A new manual coffee brewing device called the NextLevel Brewer has been gaining traction in the United States while promising consistency and quality through the elimination of water bypass during extraction.
Created by two geographically distant U.S. roasters who met online through a mutual affinity for coffee experimentation, the NextLevel features a flat circular paper filter at the base of an impermeable Tritan plastic cylinder and a water-dispersing lid that promotes even saturation of the coffee bed.
The company’s standard recommended recipe results in 560 grams, or just shy of 20 ounces, of finished coffee.
Because liquid can only exit through the bottom, it’s impossible for water to flow outside — i.e. to “bypass” — the coffee bed during extraction. All water therefore must interact with ground coffee on its way through the brewer, resulting in a higher extraction yield and, its makers say, a better cup.
“By default, a flat-bed, no-bypass brewer also allows exploration of new ratios, specifically thinking of filter [or] percolation brewing,” NextLevel Coffee Co. Co-Founder and Co-Designer Richard Unruh told Daily Coffee News. “Ratios as low as 1:6, or lower, can be great and still give EY around 20% to 22%, assuming quality grinders and water, of course.”
Equipment designed specifically to prevent water from bypassing the brew bed is a growing trend in specialty coffee, reflecting a spread of anti-bypass theories among professionals and prosumers.
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An earlier example is the Tricolate brewer that emerged from Australia in 2018. The Spanish paper filter company Sibarist promoted the bypass-diminishing properties of its Fast Flat paper filter when it launched early this year. The NextLevel went through roughly 14 months of development prior to its launch in March 2021.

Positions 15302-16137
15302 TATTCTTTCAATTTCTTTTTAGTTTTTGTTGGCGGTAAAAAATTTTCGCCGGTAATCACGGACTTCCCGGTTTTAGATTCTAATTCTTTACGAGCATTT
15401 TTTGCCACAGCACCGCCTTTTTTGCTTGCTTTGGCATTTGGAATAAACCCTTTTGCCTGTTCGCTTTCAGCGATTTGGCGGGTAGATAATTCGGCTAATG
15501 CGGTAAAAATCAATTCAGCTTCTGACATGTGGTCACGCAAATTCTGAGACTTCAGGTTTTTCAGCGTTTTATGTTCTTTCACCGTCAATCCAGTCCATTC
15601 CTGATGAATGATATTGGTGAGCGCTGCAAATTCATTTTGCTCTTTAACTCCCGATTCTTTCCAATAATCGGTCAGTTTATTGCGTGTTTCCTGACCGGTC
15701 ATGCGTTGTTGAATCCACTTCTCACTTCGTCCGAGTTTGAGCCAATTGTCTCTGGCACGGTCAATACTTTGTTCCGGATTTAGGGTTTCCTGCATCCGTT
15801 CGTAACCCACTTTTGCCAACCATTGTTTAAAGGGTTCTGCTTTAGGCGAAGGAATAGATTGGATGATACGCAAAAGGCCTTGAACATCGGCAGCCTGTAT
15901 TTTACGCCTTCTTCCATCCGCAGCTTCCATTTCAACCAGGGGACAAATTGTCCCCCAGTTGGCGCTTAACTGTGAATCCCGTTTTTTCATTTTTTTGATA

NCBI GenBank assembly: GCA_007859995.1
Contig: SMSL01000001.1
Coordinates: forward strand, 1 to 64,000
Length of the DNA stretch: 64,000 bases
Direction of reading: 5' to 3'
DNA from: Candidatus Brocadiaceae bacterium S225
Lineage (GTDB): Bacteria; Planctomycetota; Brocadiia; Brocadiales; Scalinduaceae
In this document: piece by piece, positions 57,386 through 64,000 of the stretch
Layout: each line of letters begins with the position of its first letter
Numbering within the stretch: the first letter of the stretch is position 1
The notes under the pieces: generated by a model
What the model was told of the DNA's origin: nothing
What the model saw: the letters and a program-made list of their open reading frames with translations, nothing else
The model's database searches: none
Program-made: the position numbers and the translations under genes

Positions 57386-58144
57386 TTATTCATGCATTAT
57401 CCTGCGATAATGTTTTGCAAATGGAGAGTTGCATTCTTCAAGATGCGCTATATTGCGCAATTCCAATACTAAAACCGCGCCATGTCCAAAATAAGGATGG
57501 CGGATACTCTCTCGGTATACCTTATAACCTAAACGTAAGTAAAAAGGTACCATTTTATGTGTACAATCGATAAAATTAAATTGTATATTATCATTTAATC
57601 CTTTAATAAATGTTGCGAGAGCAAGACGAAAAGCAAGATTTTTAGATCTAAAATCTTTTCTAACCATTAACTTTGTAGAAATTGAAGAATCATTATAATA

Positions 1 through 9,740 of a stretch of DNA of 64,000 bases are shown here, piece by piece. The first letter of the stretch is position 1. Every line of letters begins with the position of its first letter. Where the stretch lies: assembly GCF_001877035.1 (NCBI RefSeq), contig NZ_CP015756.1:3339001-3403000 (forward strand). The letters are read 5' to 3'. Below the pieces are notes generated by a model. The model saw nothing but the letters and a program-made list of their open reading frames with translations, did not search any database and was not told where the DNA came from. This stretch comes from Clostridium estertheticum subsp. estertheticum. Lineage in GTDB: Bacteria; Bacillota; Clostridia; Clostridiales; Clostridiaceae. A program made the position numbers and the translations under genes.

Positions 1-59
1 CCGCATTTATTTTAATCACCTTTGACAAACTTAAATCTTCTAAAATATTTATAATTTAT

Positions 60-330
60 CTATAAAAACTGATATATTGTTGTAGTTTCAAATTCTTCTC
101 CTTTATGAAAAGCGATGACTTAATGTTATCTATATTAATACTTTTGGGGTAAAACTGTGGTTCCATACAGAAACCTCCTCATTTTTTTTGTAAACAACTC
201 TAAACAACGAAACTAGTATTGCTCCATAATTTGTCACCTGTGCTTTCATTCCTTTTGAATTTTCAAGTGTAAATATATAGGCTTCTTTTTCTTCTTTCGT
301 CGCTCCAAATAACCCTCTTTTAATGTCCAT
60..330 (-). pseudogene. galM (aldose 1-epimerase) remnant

“The Specialty Coffee industry is generally very open to new methods and products,” Unruh told DCN. “This same attitude is driving many of the experimental and innovative green coffee processing methods or newer varieties being offered now. I think everyone, from producer to consumer, is looking for those higher scoring coffees where every point, or partial point, is significant — and usually reflected in the price. We here at NextLevel, on the other hand, feel like some of those efforts and points are lost in the brewing. So to have a brewer that maximizes extraction and gives consistent results is a pretty big deal and very appealing to this segment of the industry.”
In a tale of better life through true coffee geekery, the NextLevel grew from a brainstorm of two roasters who met in an online coffee forum.
Unruh, the founder of the Galva, Kansas-based roasting company Free Space Coffee, met NextLevel Co-Designer Darren Schmidt in an online roasters chat in 2019. At the time, Schmidt was roasting for the company he founded in Kentucky called Back Porch Coffee. Schmidt has since moved to California and still roasts for himself, but not commercially.
The pair bonded over their common interest in coffee brewing theory and experimentation, and they found particular inspiration in an entry posted to the Coffee ad Astra blog by astrophysicist Jonathan Gagné called “Brewing with the Fellow Stagg [X] Dripper,” where Gagne explored the issue of bypass in brewing.
“Jonathan is a great guy and has taken a real interest in our brewer,” said Unruh. “We sent him one of our earliest prototypes and have been, and still are, in communication with him. He’s a great example of how ‘open-sourced’ this industry is.”
Unruh said the next level for NextLevel may involve new accessories that expand brewing functionality, while a smaller single-cup version may soon step up as well.
The original NextLevel Brewer is sold directly from the company’s website for $49.50.
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Howard Bryman is the associate editor of Daily Coffee News by Roast Magazine. He is based in Portland, Oregon.